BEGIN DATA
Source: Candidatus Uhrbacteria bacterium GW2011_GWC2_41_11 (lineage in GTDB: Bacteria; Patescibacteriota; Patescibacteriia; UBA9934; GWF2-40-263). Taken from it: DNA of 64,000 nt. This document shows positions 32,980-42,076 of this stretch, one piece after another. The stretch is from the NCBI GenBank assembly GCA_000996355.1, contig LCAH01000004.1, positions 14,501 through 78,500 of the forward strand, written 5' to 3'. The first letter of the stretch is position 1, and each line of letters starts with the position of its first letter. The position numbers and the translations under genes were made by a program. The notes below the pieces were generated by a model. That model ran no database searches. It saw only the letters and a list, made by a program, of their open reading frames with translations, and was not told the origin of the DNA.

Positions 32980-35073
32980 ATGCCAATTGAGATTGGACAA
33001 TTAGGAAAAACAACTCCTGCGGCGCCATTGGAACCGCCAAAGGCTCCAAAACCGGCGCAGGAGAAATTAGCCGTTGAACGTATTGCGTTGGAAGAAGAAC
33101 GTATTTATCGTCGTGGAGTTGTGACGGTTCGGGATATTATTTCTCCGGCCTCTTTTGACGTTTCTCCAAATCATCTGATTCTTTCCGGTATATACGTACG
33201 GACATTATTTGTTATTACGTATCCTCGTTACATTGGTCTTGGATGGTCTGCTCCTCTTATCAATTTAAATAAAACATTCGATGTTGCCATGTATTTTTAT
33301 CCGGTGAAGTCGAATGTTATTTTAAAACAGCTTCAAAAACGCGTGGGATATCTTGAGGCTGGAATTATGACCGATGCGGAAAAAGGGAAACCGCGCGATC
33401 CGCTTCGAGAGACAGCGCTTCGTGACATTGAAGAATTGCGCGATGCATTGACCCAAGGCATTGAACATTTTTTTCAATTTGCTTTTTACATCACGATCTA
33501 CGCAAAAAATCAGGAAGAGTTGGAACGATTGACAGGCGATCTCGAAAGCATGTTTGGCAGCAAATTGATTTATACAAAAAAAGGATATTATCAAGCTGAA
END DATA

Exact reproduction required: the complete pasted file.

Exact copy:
Source: Candidatus Uhrbacteria bacterium GW2011_GWC2_41_11 (lineage in GTDB: Bacteria; Patescibacteriota; Patescibacteriia; UBA9934; GWF2-40-263). Taken from it: DNA of 64,000 nt. This document shows positions 32,980-42,076 of this stretch, one piece after another. The stretch is from the NCBI GenBank assembly GCA_000996355.1, contig LCAH01000004.1, positions 14,501 through 78,500 of the forward strand, written 5' to 3'. The first letter of the stretch is position 1, and each line of letters starts with the position of its first letter. The position numbers and the translations under genes were made by a program. The notes below the pieces were generated by a model. That model ran no database searches. It saw only the letters and a list, made by a program, of their open reading frames with translations, and was not told the origin of the DNA.

Positions 32980-35073
32980 ATGCCAATTGAGATTGGACAA
33001 TTAGGAAAAACAACTCCTGCGGCGCCATTGGAACCGCCAAAGGCTCCAAAACCGGCGCAGGAGAAATTAGCCGTTGAACGTATTGCGTTGGAAGAAGAAC
33101 GTATTTATCGTCGTGGAGTTGTGACGGTTCGGGATATTATTTCTCCGGCCTCTTTTGACGTTTCTCCAAATCATCTGATTCTTTCCGGTATATACGTACG
33201 GACATTATTTGTTATTACGTATCCTCGTTACATTGGTCTTGGATGGTCTGCTCCTCTTATCAATTTAAATAAAACATTCGATGTTGCCATGTATTTTTAT
33301 CCGGTGAAGTCGAATGTTATTTTAAAACAGCTTCAAAAACGCGTGGGATATCTTGAGGCTGGAATTATGACCGATGCGGAAAAAGGGAAACCGCGCGATC
33401 CGCTTCGAGAGACAGCGCTTCGTGACATTGAAGAATTGCGCGATGCATTGACCCAAGGCATTGAACATTTTTTTCAATTTGCTTTTTACATCACGATCTA
33501 CGCAAAAAATCAGGAAGAGTTGGAACGATTGACAGGCGATCTCGAAAGCATGTTTGGCAGCAAATTGATTTATACAAAAAAAGGATATTATCAAGCTGAA